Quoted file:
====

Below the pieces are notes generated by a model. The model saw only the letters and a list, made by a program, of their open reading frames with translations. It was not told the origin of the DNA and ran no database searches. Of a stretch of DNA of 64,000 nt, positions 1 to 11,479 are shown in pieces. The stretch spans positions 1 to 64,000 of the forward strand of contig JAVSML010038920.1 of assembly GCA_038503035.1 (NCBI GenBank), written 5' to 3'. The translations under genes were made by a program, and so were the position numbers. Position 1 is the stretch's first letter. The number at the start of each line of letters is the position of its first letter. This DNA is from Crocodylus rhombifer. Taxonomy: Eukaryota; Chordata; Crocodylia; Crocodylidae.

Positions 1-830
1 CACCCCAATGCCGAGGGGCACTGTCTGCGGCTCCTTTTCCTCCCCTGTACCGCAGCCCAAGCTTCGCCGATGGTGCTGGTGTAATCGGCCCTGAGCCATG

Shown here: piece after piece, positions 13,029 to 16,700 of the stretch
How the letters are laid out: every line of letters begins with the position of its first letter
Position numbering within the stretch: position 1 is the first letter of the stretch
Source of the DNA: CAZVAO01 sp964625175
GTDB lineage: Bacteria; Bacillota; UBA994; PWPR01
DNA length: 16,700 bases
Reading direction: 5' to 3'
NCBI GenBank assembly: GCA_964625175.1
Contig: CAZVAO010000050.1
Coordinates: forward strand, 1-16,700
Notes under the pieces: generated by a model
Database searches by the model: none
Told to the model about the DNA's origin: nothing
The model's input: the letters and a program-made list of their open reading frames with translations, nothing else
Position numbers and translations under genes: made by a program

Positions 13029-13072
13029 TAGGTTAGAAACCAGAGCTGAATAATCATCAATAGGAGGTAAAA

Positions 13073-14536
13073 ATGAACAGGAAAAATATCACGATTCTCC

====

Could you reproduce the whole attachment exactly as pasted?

Below the pieces are notes generated by a model. The model saw only the letters and a list, made by a program, of their open reading frames with translations. It was not told the origin of the DNA and ran no database searches. Of a stretch of DNA of 64,000 nt, positions 1 to 11,479 are shown in pieces. The stretch spans positions 1 to 64,000 of the forward strand of contig JAVSML010038920.1 of assembly GCA_038503035.1 (NCBI GenBank), written 5' to 3'. The translations under genes were made by a program, and so were the position numbers. Position 1 is the stretch's first letter. The number at the start of each line of letters is the position of its first letter. This DNA is from Crocodylus rhombifer. Taxonomy: Eukaryota; Chordata; Crocodylia; Crocodylidae.

Positions 1-830
1 CACCCCAATGCCGAGGGGCACTGTCTGCGGCTCCTTTTCCTCCCCTGTACCGCAGCCCAAGCTTCGCCGATGGTGCTGGTGTAATCGGCCCTGAGCCATG

Shown here: piece after piece, positions 13,029 to 16,700 of the stretch
How the letters are laid out: every line of letters begins with the position of its first letter
Position numbering within the stretch: position 1 is the first letter of the stretch
Source of the DNA: CAZVAO01 sp964625175
GTDB lineage: Bacteria; Bacillota; UBA994; PWPR01
DNA length: 16,700 bases
Reading direction: 5' to 3'
NCBI GenBank assembly: GCA_964625175.1
Contig: CAZVAO010000050.1
Coordinates: forward strand, 1-16,700
Notes under the pieces: generated by a model
Database searches by the model: none
Told to the model about the DNA's origin: nothing
The model's input: the letters and a program-made list of their open reading frames with translations, nothing else
Position numbers and translations under genes: made by a program

Positions 13029-13072
13029 TAGGTTAGAAACCAGAGCTGAATAATCATCAATAGGAGGTAAAA

Positions 13073-14536
13073 ATGAACAGGAAAAATATCACGATTCTCC